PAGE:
- The ANC has confirmed that it will be forking over for the airforce jet trip to Zimbabwe which has provoked immense criticism in recent days
- President Cyril Ramaphosa, ANC leader, had previously written to the Defence Minister demanding an explanation over the incident
- Commenting on the matter Ace Magashule said that those involved had humbled themselves to their mistake
The ANC has decided to reimburse the government for allowing a delegation of top officials to use an SA National Defence Force jet to travel to Zimbabwe for party business.
ANC secretary-general Ace Magashule, who had joined the delegates on the trip, released a statement on Tuesday confirming the ruling party's intention to rectify the situation:
"We travelled in an unusual manner and profusely humble ourselves where we went wrong during the lockdown and will reimburse the government for the costs incurred on behalf of our delegation. Our delegation is under quarantine in line with our lockdown regulations."
Despite the immense backlash over how the party arrived in Harare to meet with Zanu PF leadership over the challenges in the nation, Magashule felt that the trip had been a 'successful mission'.
Magashule highlighted the need for the party to address these issues and signalled the ANC's hope that it would yield positive results:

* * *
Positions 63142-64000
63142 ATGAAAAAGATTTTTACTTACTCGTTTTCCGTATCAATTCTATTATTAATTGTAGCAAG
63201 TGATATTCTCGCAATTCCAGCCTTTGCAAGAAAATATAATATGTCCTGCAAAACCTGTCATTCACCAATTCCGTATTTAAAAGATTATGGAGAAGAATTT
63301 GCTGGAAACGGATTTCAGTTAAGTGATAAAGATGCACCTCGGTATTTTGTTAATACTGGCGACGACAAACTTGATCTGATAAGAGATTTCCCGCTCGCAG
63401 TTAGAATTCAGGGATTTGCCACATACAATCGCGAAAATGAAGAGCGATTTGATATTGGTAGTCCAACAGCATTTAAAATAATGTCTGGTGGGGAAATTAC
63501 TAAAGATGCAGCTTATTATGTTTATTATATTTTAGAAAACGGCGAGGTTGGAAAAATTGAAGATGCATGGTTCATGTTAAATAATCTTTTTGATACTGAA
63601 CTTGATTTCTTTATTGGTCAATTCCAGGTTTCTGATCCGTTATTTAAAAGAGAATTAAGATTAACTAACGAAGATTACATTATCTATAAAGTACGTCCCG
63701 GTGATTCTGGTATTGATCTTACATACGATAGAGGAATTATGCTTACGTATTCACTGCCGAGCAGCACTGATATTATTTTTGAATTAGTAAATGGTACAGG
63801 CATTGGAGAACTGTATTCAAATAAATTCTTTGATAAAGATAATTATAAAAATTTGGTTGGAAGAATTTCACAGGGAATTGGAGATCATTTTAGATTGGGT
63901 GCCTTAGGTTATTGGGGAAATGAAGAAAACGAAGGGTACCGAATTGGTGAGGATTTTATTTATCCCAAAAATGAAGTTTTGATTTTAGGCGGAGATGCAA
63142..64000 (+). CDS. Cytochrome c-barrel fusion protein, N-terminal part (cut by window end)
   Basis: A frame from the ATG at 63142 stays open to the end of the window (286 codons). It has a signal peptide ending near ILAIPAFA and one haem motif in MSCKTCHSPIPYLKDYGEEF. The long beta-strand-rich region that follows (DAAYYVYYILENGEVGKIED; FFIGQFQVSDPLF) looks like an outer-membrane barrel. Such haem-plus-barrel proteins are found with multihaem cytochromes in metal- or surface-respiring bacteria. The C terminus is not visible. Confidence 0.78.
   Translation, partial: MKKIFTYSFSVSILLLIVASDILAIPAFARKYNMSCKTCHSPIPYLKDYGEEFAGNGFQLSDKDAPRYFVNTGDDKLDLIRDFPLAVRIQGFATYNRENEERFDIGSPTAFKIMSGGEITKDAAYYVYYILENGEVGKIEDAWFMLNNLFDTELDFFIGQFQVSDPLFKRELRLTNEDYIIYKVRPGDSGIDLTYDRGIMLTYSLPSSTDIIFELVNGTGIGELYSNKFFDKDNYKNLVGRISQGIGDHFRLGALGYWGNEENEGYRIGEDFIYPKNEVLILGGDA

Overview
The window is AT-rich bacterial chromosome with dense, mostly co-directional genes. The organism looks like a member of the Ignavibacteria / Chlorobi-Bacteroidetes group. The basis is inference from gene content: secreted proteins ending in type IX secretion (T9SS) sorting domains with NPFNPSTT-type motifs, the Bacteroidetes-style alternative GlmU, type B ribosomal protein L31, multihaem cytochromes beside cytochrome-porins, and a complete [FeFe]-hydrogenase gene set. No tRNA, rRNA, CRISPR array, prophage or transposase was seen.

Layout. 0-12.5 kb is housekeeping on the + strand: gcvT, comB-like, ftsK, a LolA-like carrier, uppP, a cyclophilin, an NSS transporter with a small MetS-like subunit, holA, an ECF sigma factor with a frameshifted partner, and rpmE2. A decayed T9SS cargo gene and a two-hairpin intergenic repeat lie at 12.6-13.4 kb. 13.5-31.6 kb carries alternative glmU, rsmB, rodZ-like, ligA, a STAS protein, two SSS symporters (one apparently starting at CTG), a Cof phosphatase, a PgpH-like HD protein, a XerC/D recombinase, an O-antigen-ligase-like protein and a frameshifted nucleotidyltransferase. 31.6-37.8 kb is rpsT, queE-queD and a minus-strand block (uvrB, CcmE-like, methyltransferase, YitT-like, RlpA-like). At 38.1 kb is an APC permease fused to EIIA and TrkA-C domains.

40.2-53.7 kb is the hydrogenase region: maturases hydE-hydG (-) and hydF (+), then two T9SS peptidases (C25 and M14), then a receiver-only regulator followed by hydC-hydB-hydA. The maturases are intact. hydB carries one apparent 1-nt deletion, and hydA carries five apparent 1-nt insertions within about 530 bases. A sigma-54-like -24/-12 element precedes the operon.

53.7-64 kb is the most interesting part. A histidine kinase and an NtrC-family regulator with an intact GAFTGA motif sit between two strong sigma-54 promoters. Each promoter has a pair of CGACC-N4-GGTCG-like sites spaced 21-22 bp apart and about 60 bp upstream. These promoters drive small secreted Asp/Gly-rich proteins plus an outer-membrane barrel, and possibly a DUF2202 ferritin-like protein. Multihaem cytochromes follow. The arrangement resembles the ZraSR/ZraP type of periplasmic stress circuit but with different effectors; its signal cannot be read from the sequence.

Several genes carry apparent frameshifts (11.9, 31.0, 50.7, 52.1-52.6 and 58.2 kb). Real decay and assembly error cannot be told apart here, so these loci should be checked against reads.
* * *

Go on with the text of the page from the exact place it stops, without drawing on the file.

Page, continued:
"As the ANC we would like to appreciate the success of our delegation mission of national interest to Zimbabwe with both hands because a successful and prosperous Zimbabwe as our neighbour is good for South Africa, the SADC region and our beloved continent Africa. We hope and trust that the positive results of our consultation will go a long way in ensuring regional stability and growth in the two countries."
Briefly.co.za reported that ANC leader Cyril Ramaphosa had earlier demanded an explanation from the Defence Minister after outrage over the party's alleged abuse of state power.
AfriForum had announced that it has filed a formal complaint with Public Protector Busisiwe Mkhwebane over the ordeal.
The lobby group had vowed to take further legal steps against the ruling party if it emerged that the law had been flouted.
The SANDF and the minister in question had defended the decision as the minister had been travelling to the country on official business, simply affording her comrades with a lift as they had been headed to the same destination.
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